Some of our biggest challenges operating in rural communities are connectivity issues; Rural areas often have limited or unreliable internet connectivity, which can disrupt services. Another is stigma and cultural barriers. Mental health stigma can be more pronounced in rural areas, where cultural beliefs and misconceptions about mental health care are prevalent. Another major challenge are issues relating to accessibility, reaching remote areas can be logistically challenging due to poor infrastructure and long distances.

Trust and relationship building has also been one of our biggest challenges. Building trust with the community can be difficult, especially if people are unfamiliar with telemedicine or skeptical about its effectiveness.

When a patient walks into a HOWBODI Mobile Counseling Booth, what do they experience?

When a patient walks into our Mobile Counseling Booth, they expect a well-structured and supportive experience designed to provide convenient and confidential mental health care. The patient sits comfortably in a fully soundproof booth. They pick up the tablet in front of them and read the instructions to start a session. The conversation remains completely private. The therapist, located anywhere in the world, accepts the call, and the consultation begins. Patients have three options to connect with a therapist: chat, audio call, or video call.

How do you see AI impacting mental health care? What are the positives, and do you have any concerns?

AI is transforming the mental health sector by offering insights that can enhance patient care. It influences help-seeking behaviors and facilitates access to support and resources. However, it also introduces ethical considerations, risks, and complex challenges. At HOWBODI, we have recently developed our own AI model called Zainab, a mental health buddy. Zainab acts as a friend to users, answering their basic mental health inquiries.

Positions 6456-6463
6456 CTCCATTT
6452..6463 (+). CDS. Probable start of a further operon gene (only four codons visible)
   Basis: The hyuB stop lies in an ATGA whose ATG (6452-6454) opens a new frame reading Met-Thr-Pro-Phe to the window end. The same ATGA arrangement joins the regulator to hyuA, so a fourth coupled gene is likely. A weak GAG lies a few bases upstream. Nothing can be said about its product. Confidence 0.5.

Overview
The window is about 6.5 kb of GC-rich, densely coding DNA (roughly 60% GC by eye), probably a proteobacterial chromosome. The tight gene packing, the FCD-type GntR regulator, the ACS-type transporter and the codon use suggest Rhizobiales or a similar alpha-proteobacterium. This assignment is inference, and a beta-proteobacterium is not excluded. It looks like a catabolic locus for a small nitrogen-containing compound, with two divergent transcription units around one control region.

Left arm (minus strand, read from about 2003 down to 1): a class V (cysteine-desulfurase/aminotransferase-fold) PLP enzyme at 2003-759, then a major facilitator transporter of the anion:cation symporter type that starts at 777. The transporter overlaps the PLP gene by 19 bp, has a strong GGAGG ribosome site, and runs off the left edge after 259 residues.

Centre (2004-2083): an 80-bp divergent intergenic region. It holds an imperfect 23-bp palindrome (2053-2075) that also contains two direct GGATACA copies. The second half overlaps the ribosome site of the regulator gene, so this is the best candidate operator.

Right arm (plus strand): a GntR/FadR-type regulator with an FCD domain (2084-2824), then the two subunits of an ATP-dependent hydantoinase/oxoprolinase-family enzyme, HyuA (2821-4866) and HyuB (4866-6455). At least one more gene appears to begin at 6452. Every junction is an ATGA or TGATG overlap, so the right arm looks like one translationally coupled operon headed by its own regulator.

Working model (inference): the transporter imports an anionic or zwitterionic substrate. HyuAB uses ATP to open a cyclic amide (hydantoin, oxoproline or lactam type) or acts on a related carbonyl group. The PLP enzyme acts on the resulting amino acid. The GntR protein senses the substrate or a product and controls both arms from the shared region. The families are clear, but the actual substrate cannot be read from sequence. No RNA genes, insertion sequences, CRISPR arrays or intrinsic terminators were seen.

Since launching HOWBODI, what kind of feedback have you received from both patients and the broader healthcare community?

Since inception, we have received extensive feedback and continuously implemented it to improve our solution. HOWBODI began as a mental health quiz app, but based on user feedback, we added teletherapy and, more recently, tracking features. We've also integrated AI to bring even more value to our users. The broader healthcare community embraces our efforts, especially in Africa, where there is a significant brain drain of doctors and mental health professionals. Any solution that expands access to healthcare, particularly mental health, is greatly welcomed.

What is your hope for the future of mental health care in Africa?

My hope for the future of mental health care in Africa is a comprehensive, inclusive, and culturally sensitive system that is accessible to all, reduces stigma, and provides high-quality care integrated with overall health services. By addressing these key areas, we can create a supportive environment that fosters mental well-being and resilience across the continent.


The views and opinions of the author are their own and do not necessarily reflect those of the Aspen Institute.